CHARLOTTE -- Forget going green. With more than $1 million added to its operating funds last week, one Mecklenburg County agency plans to better its environment by going clear.
As in clear air, a goal of Mecklenburg County Air Quality that received a boost June 30 when American Reinvestment and Recovery Act funds totaling $1,116,600 were awarded to expand the group's Grants to Replace Aging Diesel Engines project. And not just in Mecklenburg County. The new funds make it possible to expand from seven North Carolina counties to 13 counties in both Carolinas, reaching into York and as far south as Chester and Lancaster.
"GRADE will fund a greater range of eligible equipment, protect public health, create jobs and improve air quality," said Leslie Rhodes, mobile source program manager of the county air quality department.
Since beginning in 2007, the GRADE program is responsible for 43 non-road construction projects totaling $850,000. Those projects kept an estimated 255 tons of nitrous oxides out of local air. With the new funding, Rhodes said, the program expects a reduction of 166 tons of nitrogen oxides, 10 tons of particulate matter, 60 tons of carbon monoxide and 13 tons of hydrocarbons annually.
Digital Access for only $0.99
For the most comprehensive local coverage, subscribe today.
"It can make a pretty big impact," said Alan Giles, senior air quality specialist with the department.
The program works by taking older legacy diesel engines and retrofitting or replacing them with newer, cleaner engines or engine replacement. Beginning in August, anyone in the 13-county area wanting to apply for the program can fill out a one-page application during the 60-90 day process.
"It's really a cost effective way to get nitrous oxides out of the air," Giles said.
Now available even farther beyond Mecklenburg County borders, the program also is open to all kinds of diesel engine replacement projects, Giles said. The new funds allow the group to expand beyond just construction equipment to include all non-road diesels, stationary diesel generators, engines and pumps.
"It's a sub-grant," Giles said. "It's for private companies, governments, businesses."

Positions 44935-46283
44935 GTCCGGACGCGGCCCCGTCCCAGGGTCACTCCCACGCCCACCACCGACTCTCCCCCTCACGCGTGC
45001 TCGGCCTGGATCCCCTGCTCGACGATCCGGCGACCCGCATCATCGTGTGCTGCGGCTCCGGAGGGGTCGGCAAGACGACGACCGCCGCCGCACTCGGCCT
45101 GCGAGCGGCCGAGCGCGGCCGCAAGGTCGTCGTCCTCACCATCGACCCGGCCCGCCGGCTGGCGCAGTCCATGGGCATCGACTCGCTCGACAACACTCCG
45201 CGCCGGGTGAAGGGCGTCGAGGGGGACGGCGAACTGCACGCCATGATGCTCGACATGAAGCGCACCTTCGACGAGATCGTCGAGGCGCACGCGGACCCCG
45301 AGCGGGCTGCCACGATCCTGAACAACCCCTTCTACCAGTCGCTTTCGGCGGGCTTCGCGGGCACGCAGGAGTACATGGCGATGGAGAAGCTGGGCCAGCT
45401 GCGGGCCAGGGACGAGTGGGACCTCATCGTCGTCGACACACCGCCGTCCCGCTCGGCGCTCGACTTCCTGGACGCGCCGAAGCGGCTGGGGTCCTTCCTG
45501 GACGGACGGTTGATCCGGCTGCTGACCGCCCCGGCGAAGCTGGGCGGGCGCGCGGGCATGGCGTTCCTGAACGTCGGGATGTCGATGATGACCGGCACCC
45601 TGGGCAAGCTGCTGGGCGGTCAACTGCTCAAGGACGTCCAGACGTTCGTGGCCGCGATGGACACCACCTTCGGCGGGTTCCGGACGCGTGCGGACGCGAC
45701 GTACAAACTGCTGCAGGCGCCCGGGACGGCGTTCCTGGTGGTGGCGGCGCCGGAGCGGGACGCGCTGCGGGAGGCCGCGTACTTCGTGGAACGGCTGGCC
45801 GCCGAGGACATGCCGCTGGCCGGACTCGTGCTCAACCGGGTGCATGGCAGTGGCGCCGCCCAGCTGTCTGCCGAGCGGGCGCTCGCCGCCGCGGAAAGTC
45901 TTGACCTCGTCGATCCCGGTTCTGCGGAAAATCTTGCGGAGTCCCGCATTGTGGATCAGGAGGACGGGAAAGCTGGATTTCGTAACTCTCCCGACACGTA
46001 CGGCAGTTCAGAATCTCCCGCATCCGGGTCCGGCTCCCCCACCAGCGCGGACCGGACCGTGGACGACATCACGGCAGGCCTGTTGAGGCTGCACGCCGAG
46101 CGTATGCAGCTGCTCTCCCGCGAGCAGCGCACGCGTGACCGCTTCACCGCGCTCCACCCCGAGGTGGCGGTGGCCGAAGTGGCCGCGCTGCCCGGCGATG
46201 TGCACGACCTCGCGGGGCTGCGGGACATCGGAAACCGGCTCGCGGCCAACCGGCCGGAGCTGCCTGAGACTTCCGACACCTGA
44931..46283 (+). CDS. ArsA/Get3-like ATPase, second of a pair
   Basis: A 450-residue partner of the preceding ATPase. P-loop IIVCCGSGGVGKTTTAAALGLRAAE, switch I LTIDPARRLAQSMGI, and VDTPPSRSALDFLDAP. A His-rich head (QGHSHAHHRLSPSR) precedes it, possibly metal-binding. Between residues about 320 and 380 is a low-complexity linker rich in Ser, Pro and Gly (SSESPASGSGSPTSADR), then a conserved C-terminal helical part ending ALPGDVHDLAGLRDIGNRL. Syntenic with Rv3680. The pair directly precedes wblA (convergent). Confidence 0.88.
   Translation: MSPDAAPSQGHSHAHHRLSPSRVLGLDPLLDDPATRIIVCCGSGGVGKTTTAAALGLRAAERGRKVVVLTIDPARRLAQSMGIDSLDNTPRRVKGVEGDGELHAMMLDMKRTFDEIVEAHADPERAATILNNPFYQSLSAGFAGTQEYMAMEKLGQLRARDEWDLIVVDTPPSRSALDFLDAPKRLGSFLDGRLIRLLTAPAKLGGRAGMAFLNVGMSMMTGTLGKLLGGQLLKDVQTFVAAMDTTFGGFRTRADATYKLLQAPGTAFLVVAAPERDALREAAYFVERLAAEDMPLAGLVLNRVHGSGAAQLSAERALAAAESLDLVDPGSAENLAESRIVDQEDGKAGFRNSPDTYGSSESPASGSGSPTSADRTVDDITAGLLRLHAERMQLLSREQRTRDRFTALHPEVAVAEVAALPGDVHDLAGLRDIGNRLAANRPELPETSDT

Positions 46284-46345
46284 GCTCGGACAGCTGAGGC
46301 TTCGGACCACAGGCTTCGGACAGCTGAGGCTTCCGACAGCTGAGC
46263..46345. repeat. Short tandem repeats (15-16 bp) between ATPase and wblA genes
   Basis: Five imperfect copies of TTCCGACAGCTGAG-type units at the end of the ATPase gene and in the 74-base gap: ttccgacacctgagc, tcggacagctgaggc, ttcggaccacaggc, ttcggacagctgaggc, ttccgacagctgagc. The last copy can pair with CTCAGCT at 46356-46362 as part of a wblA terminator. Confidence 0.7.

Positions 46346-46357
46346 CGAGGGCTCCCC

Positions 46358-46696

All emissions calculations will be done by the air quality department. Funds from the National Clean Diesel Funding Assistance Program of the reinvestment and recovery act were allocated with President Obama's signature on the act Feb. 17. The Environmental Protection Agency Region 4, which includes the Carolinas, received 98 grant applications requesting more than $140 million for various emission projects.
Similar reinvestment and recovery act projects are taking place, like $509,000 awarded through the Environmental Protection Agency to the North Carolina Department of Public instruction to retrofit school buses with "emission reduction devices" or even replace some buses. Clean diesel efforts are credited with creating and retaining jobs, reducing premature deaths, asthma attacks and other respiratory ailments, reducing lost work days and lessening other health impacts.
"This grant is a great investment in environmental protection and will provide long-term economic benefits for North Carolina," said Stan Meiburg, EPA acting cdministrator in Atlanta. "This funding will go a long way in helping to bolster the economy and protect public health and the environment by creating green jobs that improve air quality."
Because both projects are part of the reinvestment and recovery act, online accounting of each dollar spent is available at recovery.gov. For more information on the local program, visit airquality.charmeck.org.